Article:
Future jobs need skills that many schools struggle to develop in students.
The latest report by Mitchell Institute at Victoria University finds schools must be supported to partner with industry and community to better prepare all students for work and life.
Mitchell Institute director Megan O’Connell said many students don’t have opportunities to connect with the world of work, despite this becoming increasingly vital to transition smoothly to further education and employment.
“Schools alone can’t foster the many skills and capabilities students need to thrive in the digital age,” Ms O’Connell explained.
“Some students have valuable experiences like industry mentoring and entrepreneurship programs across a number of different year levels, but this isn’t the case for all students.
“Partnerships between schools and industry is one of the best ways to make sure students understand and develop the skills they need for their future careers, so this needs to be a priority for all Australian schools.
“Young people today are staying in education longer than ever and might not connect with the world of work until they’re in their twenties.
“We need to make sure every student can access meaningful experiences that provide connections with people outside of usual school and family networks. All students should be able to think about how the world of work aligns with their passions and interests at school.”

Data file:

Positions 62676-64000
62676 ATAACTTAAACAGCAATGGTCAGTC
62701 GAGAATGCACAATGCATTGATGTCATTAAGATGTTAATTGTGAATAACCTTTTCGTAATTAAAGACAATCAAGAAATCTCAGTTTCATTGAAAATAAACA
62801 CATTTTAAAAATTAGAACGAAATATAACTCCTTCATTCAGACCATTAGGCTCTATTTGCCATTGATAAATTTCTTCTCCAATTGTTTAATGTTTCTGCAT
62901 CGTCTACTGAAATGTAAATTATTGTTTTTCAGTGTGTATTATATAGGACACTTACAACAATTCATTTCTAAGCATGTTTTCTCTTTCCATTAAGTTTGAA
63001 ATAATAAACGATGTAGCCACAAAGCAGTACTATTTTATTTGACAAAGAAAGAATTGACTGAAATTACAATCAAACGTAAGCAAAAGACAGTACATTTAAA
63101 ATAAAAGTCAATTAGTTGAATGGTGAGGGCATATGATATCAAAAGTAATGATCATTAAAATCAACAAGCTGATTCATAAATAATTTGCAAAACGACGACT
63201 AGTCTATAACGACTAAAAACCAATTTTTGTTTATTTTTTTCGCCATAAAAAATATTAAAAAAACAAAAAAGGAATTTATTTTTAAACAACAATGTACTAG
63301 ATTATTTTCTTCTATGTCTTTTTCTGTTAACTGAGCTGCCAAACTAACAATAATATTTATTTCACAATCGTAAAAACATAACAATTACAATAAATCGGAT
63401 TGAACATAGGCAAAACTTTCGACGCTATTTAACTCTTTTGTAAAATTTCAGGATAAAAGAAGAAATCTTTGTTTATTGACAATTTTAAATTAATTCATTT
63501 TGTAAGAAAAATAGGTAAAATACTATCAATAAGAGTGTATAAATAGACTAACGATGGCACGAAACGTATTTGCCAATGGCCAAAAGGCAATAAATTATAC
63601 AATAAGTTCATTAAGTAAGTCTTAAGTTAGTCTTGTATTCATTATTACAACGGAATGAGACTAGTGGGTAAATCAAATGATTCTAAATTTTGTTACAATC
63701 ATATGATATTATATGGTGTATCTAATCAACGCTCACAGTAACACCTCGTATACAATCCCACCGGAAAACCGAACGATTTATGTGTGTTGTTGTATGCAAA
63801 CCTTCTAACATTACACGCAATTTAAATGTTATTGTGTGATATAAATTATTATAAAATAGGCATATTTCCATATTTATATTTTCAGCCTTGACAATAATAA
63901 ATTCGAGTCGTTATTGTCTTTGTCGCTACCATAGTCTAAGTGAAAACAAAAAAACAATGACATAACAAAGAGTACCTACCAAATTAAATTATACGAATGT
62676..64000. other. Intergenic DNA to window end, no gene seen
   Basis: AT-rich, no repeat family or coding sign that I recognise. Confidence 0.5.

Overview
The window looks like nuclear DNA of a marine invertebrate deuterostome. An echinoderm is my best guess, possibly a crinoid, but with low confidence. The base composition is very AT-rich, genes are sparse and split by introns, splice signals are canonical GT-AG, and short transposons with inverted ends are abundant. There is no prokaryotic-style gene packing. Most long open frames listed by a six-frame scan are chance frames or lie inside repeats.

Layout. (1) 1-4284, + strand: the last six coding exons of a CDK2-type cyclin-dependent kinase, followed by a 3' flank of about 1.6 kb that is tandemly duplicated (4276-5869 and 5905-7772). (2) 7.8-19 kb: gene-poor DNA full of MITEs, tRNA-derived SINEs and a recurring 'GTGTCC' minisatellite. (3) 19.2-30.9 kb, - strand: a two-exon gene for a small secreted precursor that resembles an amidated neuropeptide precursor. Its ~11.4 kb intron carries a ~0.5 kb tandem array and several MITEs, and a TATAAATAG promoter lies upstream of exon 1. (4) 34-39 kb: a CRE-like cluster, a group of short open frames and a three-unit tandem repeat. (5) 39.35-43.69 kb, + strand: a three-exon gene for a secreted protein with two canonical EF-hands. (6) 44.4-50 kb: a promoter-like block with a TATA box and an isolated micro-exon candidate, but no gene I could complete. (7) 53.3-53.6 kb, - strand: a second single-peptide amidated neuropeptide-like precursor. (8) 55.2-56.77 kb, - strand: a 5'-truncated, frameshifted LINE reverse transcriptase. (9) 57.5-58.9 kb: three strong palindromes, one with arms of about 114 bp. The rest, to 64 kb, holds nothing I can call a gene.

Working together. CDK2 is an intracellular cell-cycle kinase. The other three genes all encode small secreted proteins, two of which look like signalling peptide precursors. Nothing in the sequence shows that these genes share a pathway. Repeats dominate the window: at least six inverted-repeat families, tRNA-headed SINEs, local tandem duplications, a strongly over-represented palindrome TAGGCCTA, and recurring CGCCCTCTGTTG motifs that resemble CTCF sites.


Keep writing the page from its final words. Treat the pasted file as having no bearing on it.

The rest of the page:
The report finds that bringing the worlds of education and work closer together would benefit all Australians, not just young people. Effective school-industry partnerships could create smoother transitions from training to careers, help address skills gaps and increase national productivity.
Schools could benefit by building staff leadership and accessing industry standard technologies to enhance learning and teaching. Industry partners would be able to better match workforce supply with demand, increase engagement with employees and nurture innovation.
The future workforce needs employees with STEM, digital and transferable skills – people who can use different technologies in creative ways across emerging platforms. But these are not the only skills that industry partnerships can help develop – there is growing evidence of other learning benefits resulting from increased student engagement, including improvements in literacy and numeracy.
However there are barriers preventing all schools from forming industry partnerships. Australia’s schooling system is designed to focus on things that can be widely measured, like NAPLAN and ATAR, instead of students’ transitions to life after school. Vocational courses traditionally include industry exposure but participation rates are declining.
The report says to move forward, governments must improve systems to ensure all students have quality experiences with the world of work at school.
“Currently there are complex administrative requirements getting in the way of partnerships working – we need to do more to simplify these across the country,” Ms O’Connell said.
“To achieve the benefits, we need a system that supports industry partnerships alongside the curriculum in all Australian schools.”
The report, Connecting the worlds of learning and work is available at www.mitchellinstitute.org.au